An easy way to get extra sodium along with magnesium and potassium (a couple of other electrolytes we’ll discuss in a bit) is by consuming bone broth. Unfortunately, you typically have to make the good stuff yourself because it’s difficult to find commercially. You can get chicken broth and beef broth at most grocery stores, but it’s not nearly as good as the broth you can make yourself. At the end of this post I‘ll give you a spectacular recipe that we have for a great bone broth we made at our now-defunct restaurant. It is beyond good. It requires a little time, but you can make a bunch and freeze it in small containers and keep it forever.
Short of making your own bone broth, you can use commercially available bouillon, which contains plenty of sodium and makes a nice hot drink. Plop a cube in a cup of hot water and throw it back. Many patients have reported that drinking a cup of hot bouillon helps them get through carb cravings. It’s easy and convenient, but can’t compare in taste to the real bone broth you make yourself.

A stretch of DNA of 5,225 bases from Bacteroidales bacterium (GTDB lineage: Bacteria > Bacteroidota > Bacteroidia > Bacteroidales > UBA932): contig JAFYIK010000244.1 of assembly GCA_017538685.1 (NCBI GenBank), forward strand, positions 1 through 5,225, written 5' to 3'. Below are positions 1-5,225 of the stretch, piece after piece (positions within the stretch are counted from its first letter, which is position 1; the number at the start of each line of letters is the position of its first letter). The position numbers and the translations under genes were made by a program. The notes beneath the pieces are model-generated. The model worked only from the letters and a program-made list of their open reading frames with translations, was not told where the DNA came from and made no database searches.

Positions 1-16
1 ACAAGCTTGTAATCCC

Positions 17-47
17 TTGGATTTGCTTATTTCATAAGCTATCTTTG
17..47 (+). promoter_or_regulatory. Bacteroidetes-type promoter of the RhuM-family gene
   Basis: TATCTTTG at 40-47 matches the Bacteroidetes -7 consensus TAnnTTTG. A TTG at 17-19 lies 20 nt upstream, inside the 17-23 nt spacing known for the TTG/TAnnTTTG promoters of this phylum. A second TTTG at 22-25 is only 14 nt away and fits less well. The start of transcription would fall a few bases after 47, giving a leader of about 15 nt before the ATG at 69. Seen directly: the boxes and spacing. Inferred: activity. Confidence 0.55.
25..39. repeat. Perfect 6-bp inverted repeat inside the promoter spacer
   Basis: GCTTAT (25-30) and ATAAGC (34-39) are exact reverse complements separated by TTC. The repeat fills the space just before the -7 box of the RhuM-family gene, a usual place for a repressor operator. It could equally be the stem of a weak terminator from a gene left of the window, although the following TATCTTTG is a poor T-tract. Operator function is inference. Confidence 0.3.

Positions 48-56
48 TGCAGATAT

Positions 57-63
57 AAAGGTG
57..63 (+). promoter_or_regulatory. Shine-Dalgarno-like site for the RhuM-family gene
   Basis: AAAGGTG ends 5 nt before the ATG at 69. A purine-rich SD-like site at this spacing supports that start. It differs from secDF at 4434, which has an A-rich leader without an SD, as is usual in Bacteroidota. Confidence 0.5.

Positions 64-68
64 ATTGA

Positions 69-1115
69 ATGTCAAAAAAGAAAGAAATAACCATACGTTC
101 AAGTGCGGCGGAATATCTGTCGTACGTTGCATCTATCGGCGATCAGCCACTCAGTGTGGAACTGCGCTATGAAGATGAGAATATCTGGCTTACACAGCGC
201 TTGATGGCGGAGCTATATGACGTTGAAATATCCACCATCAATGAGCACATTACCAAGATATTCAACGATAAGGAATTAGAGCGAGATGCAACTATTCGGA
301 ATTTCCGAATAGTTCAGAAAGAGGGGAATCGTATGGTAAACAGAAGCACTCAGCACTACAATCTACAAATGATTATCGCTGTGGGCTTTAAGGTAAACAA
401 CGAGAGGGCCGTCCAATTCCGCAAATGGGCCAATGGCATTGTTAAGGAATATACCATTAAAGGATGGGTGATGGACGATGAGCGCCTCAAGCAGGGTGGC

In addition to broth, get some Celtic Sea Salt, Himalayan Salt or one of the other grayish, pinkish kind of grungy looking salts and replace your normal salt with these. And don’t use them sparingly. These salts have been harvested either from ancient sea beds or obtained by evaporation of sea water with high mineral content and contain about 70 percent of the sodium of regular salt (which has been refined, bleached and processed until it is pretty much pure sodium chloride, often with anti-caking agents added). The other 30 percent of the volume is other minerals and micronutrients (including iodine) found in mineral-rich seas. Consuming these salts is not just following a Paleolithic diet using modern food, but, depending upon the origin of the salt, it is consuming the same food your Paleolithic ancestors ate. I much prefer these salts taste-wise to regular salt, and I salt the heck out of all my food with it.